Broadcast Video Will Soon Be Packed into Smartphone Signals
If you want to watch video on your phone or tablet, you’ll find that many networks can’t always serve up the data fast enough. So your choices are either to find a Wi-Fi hotspot, take your chances on congestion and high data charges on a cellular network, or plug in a special dongle that picks up TV broadcasts (see “Broadcast TV Aims for Your Smartphone”).
Early next year, an emerging wireless technology known as LTE Broadcast could change all that, essentially making it possible for carriers to put a TV-like broadcast stream within LTE cellular signals.
Putting data in broadcast mode reduces congestion but makes the most sense in situations where everyone is watching the same newscast, sports match, or other special piece of content at the same time. In such situations, using LTE Broadcast mode, a carriers’ transmitter needs to just send a signal out over one channel rather than separate ones for each mobile device. That’s how the traditional TV broadcast works: it doesn’t matter if 100 or a million people are watching, because the content is out there for the taking.
The software in a carrier’s base station can tweak the LTE signal to include one or more channels that work in broadcast mode–enabling multiple users to receive the same content at the same time.
Carriers have made no announcements on what precise services may emerge. But there are hints at potential business models: Verizon’s CEO, Lowell McAdam, has publicly stated an interest in using LTE Broadcast technology for the 2014 Super Bowl and other live events on an à la carte basis to mobile customers. In such circumstances, a user would pay a fee to get access to the event; from Verizon’s point of view, they’d just have to send it out on one signal, making it a huge revenue source without taxing the network.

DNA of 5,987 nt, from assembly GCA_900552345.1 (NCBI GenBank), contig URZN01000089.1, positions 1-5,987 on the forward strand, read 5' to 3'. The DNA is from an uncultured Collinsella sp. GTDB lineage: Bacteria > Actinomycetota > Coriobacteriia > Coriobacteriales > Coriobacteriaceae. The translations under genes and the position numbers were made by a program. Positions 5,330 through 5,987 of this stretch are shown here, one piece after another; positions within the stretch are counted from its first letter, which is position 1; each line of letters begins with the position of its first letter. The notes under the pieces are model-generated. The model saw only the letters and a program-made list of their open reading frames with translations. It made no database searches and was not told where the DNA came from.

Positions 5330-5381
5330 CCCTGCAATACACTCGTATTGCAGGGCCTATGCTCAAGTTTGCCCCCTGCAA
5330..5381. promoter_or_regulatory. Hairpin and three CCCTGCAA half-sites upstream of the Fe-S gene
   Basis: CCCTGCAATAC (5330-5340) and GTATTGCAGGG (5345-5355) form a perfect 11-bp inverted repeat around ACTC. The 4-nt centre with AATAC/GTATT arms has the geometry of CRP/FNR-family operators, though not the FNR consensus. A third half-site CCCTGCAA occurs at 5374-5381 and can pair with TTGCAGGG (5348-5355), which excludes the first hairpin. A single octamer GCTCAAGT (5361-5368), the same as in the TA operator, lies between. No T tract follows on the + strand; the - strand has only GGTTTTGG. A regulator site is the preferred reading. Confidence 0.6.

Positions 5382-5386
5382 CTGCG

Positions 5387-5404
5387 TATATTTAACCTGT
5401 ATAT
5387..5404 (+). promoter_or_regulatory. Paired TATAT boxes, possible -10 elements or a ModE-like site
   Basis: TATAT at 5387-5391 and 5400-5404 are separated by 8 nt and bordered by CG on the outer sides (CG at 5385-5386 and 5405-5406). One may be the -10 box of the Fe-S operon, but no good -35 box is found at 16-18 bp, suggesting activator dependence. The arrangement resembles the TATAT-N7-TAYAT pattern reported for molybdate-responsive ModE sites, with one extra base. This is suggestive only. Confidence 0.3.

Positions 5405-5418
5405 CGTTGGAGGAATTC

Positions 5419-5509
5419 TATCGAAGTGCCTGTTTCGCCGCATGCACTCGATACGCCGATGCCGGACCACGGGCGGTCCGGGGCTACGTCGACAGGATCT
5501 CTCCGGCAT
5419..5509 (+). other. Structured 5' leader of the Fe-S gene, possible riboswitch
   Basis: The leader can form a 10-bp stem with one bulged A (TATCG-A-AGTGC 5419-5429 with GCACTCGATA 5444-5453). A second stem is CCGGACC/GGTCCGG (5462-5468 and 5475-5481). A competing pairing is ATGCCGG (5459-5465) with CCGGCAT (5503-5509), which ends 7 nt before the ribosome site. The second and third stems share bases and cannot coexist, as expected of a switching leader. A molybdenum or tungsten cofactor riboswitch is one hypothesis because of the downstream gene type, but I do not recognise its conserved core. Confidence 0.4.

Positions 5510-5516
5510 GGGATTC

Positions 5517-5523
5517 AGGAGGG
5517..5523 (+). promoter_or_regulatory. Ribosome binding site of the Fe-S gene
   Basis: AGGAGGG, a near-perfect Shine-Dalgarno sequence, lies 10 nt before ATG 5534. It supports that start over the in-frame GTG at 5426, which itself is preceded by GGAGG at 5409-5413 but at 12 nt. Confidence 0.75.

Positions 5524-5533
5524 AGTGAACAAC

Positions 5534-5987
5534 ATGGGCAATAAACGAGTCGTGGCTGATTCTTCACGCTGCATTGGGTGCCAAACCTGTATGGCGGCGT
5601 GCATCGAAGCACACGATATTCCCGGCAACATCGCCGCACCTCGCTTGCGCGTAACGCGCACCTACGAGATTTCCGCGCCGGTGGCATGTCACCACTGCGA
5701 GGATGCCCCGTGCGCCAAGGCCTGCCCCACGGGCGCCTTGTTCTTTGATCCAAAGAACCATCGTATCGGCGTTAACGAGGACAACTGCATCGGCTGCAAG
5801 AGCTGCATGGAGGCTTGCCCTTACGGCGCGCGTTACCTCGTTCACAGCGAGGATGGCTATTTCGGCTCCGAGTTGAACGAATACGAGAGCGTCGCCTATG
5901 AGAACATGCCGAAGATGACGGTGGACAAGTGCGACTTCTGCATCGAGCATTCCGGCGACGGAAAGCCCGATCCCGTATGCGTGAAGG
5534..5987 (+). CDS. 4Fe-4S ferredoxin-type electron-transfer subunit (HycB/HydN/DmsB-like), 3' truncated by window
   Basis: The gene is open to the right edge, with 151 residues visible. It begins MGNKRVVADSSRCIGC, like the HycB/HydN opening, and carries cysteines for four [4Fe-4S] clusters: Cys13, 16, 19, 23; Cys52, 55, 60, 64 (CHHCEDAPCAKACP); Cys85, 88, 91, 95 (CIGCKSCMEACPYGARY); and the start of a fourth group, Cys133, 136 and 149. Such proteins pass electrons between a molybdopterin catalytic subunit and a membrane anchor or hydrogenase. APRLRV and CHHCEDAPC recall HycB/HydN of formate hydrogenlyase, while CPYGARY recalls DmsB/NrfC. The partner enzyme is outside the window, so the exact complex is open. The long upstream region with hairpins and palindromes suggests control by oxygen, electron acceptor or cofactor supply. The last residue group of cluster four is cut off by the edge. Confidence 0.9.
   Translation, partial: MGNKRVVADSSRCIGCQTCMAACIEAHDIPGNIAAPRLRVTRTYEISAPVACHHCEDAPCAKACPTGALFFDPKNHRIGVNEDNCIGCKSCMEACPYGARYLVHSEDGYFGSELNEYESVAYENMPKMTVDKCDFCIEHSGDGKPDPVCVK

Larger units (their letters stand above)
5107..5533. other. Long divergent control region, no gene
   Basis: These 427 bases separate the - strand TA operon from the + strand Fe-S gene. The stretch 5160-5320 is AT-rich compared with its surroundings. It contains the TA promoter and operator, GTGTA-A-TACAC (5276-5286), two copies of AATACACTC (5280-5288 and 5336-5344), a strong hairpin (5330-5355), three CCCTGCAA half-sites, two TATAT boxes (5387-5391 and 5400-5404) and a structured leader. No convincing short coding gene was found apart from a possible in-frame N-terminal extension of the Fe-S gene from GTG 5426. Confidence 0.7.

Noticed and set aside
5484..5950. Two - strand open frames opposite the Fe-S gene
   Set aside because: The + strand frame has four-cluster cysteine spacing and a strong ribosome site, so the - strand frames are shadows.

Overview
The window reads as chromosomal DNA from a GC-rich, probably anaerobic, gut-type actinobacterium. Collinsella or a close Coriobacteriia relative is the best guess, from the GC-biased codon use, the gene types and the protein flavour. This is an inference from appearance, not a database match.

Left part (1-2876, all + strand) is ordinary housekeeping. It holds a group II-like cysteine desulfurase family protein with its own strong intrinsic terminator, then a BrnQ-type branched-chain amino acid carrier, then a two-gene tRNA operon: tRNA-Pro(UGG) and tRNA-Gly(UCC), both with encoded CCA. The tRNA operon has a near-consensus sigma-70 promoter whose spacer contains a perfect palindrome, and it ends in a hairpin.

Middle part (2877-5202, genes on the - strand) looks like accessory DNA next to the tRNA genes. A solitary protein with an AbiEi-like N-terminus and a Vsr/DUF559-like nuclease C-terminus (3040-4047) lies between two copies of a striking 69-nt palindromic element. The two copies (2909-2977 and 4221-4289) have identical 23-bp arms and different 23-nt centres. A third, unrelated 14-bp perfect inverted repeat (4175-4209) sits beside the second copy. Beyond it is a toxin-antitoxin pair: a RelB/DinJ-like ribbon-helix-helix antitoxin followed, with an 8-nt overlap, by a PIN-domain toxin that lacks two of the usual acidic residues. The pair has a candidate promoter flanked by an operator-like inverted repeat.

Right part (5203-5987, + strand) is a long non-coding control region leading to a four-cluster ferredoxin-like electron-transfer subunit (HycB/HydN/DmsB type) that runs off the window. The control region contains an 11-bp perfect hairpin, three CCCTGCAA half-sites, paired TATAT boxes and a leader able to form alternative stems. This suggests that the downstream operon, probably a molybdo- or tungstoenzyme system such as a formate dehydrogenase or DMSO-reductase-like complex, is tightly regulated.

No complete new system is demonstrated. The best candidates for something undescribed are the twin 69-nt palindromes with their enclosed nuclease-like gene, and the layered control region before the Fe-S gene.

Any such effort by Verizon would be the leading edge of wireless carriers getting increasingly into the TV game and disrupting the cable TV model. And as mobile carriers implement the platform, some obvious first applications could be new ways to increase network capacity during peak demand occasions—like big sports games or breaking news—by carrying those on the broadcast frequency.
“It makes sense because there are a certain number of applications that clog up the wireless networks, particularly video streams. If people are watching live video or online sports, it will make more sense to use the broadcast stream,” says Dipankar Raychaudhuri, director of the wireless research lab at Rutgers University.
Chipset maker Qualcomm says that a chip and software package for LTE Broadcast will be commercially available in early 2014. “It provides them the flexibility to customize their offerings—including broadcast services, with better quality to the user, without taxing the data network,” says Mazen Chmaytelli, senior director of business development at Qualcomm Labs. Ericsson and other vendors are also offering software upgrades to base stations for mobile operators that want in.
Video traffic on mobile devices is already dominating network usage; Cisco has predicted it will take up 90 percent of mobile traffic this year. And devices are getting larger, faster, and higher-resolution, leading to ever-higher demand. “I don’t think we will see broadcast TV surviving in its present form in 15 years,” Raychaudhuri says. “It gets eventually replaced broadly by wireless and Internet content. And the broadcasters want to use new technology to offer on-demand content as well as broadcast content.”
The technology does require carriers to use the latest wireless standard, known as LTE, which is still rolling out around the world. But AT&T, for example, expects that LTE will reach 300 million people in North America by late 2014. Already, other proposed advances to LTE will greatly boost bandwidth with new tricks like sending multiple signals to multiple antennas on future phones (see “LTE Advanced Is Poised to Turbocharge Smartphone Data”).
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